Deliverable FX company Ace FX did not honor pre-ordered rates post-Brexit, blames XE.com feed
Deliverable FX firm Ace FX did not honor the price of an order made 3 days before the referendum, said that XE.com price feed ‘crashed’.
A retail customer ordered £1000 worth of Euros from deliverable FX provider Ace FX in the UK on June 21, 2016, which was due to be delivered to his home address on July 1, however he has now received an email from Ace FX CEO George Williams explaining that this will not be honored.
Despite the order having been placed three days before the referendum took place, Ace FX apparently decided to renege on the deal.
According to the statement made by Mr. Williams, because of the result of the referendum, the live industry rate feed from XE.com was unavailable, making it impossible to price, however the customer concerned considers this to be an invalid reason, because this occurred three days after the order was placed.
With spot FX trading, for firms placing trades via a direct market access (STP) model in which they send the orders directly to the liquidity provider, there would be more legitimacy in such a response as the interbank FX desks in London increased the spread on GBP pairs by half a cent during the referendum period, and there was a liquidity shortage, therefore a solution to avoid either orders not being filled, slippage or exposure to negative client balances due to extreme volatility would be to follow the price feeds provided by liquidity providers and prime brokerages and then b-book the trades.
This, however does not apply to deliverable FX deals in which the order had been placed and priced three days before the referendum took place.
Ace FX explained to the customer concerned that a rate of 1.28 Euros was provided, however on its website on Tuesday this week it was quoting 1.18, which is a £100 difference compared to what was agreed on the original order.
Intervention by mainstream media resulted in contact from Mr. Williams, apologizing for this, and blaming the matter on the inaccessibility at a time of such high volatility on inaccessibility of the XE.com feed.
A highly experienced FX introducing broker who conducts a substantial amount of business to Western FX firms from his base in the Asia Pacific region explained to FinanceFeeds “Xe-com probably had no provisions to disable certain apps on their website during volatile periods.”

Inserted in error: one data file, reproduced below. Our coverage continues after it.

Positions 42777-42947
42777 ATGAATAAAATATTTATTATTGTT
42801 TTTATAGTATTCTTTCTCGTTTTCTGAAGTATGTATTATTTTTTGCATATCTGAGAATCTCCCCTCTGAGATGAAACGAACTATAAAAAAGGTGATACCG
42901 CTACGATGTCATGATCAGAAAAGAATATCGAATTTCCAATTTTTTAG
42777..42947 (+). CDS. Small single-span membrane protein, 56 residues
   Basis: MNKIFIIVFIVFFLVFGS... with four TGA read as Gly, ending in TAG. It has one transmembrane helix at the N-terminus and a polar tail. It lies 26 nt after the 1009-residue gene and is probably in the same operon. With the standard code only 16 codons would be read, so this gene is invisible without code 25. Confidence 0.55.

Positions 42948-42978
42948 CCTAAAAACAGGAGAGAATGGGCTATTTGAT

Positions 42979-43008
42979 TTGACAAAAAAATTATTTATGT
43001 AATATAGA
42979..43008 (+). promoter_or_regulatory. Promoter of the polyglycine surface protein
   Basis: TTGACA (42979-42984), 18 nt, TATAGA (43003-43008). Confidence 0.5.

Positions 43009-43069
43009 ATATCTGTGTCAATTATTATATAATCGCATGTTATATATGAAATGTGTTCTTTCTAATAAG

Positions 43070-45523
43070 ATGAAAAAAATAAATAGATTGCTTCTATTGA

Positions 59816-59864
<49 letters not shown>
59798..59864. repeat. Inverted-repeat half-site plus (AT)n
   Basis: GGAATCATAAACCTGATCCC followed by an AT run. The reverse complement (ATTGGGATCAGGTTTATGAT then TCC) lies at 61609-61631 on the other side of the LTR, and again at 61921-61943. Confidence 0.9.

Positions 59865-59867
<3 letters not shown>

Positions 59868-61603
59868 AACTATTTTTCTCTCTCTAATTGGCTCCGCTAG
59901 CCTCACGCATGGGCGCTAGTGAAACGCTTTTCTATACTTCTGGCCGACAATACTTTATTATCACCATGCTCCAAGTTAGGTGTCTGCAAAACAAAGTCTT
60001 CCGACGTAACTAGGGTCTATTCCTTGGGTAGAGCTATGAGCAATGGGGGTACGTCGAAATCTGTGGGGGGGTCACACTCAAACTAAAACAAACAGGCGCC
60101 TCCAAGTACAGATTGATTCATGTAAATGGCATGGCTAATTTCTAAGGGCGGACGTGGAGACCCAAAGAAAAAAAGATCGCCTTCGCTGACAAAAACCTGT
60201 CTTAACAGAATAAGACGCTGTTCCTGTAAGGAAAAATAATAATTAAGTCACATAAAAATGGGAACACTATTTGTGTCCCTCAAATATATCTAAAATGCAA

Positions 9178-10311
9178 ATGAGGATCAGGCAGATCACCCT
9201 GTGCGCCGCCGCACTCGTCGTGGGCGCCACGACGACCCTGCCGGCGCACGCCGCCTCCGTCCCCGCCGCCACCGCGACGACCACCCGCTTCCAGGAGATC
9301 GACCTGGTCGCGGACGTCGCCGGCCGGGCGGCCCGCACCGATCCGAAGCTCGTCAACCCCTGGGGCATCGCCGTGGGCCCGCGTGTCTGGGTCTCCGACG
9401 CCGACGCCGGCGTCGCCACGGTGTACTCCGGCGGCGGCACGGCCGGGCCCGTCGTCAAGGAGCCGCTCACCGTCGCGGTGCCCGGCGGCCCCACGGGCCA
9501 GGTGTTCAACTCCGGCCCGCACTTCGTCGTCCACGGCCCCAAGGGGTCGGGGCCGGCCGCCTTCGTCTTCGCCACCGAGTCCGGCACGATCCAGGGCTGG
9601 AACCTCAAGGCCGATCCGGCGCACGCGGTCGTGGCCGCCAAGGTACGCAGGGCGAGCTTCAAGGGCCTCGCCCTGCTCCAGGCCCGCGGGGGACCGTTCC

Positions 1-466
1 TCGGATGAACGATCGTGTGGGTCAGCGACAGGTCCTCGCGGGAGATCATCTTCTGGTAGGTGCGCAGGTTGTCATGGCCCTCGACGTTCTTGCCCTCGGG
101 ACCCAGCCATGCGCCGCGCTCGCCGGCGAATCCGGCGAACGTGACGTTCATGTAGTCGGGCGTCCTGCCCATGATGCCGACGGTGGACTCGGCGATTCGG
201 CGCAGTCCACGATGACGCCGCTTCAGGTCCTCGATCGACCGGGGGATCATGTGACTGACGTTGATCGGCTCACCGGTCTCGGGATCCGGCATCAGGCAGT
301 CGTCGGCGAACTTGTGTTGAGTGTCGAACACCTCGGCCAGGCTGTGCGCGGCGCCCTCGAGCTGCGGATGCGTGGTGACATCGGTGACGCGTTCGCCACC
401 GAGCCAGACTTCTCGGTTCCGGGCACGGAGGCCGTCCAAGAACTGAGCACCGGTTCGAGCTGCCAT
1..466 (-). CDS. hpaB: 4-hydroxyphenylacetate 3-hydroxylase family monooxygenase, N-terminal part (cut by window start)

“ForexFactory and the like will often disable certain aspects of their site prior to news announcement to help with the load balancing. For example, there is no need to load the full economic calendar when people are only interested in NFP for those 10-15 minute window. therefore they could have reduced the scripts running on the page to just the essentials” continued the IB.
He further explained with regard to maintaining the ability to stick to prices of one currency against another as best possible “Liquidity dried up during the Brexit period, meaning that brokers couldn’t hedge. This appears to indicate that once again, only b-book brokerages will likely be able to weather this without liquidity shortages.”
“I saw one broker in America with spreads that were regularly 20-50 pips throughout the entire 8 hour period, especially for GBPJPY and GBPAUD. Now just a few hours later with a broker in Australia, the spreads were occasionally >10 pips for GBPUSD, but it reflected what the real market was doing. So if the spreads were really only 3-4 pips, traders had access to that (information) and could trade it” explained the IB.
“Would you really want to trade b-book with 25-40 pips spread if the real spread was something like 5 pips, both situations with real slippage anyway?” he asked.
Ace FX made a company statement on the matter, explaining publicly today to the mainstream news “On the night of the referendum, our services were supposed to be suspended, like many other companies. However, due to a technical fault, our systems continued to accept orders throughout the night.”
“Typically, we have around 100-200 orders a day. This increased to over 1,000 orders. The vast majority were from new customers trying to benefit from incorrect exchange rates and the majority of these orders were placed during the middle of the night.”
‘Unfortunately, we cannot honor these orders without jeopardizing the future of our company and its staff. We have built this company from 30 customers a day to over several thousand a week over the last seven years.”
“Although we were unable to honor postal orders, we honored all of our customers who topped up their prepaid travel cards, as well as trying to honor as many collection orders where possible.”
“It is worth noting that we could have cancelled all of these orders as per our terms and conditions, however, we decided (where possible) to honor these orders, which has resulted in massive losses to our business. We simply could not honor all postal orders due to financial restraints. It is worth noting that, up to the point of delivery an order can be cancelled at any time. This is clearly stated within our T&Cs”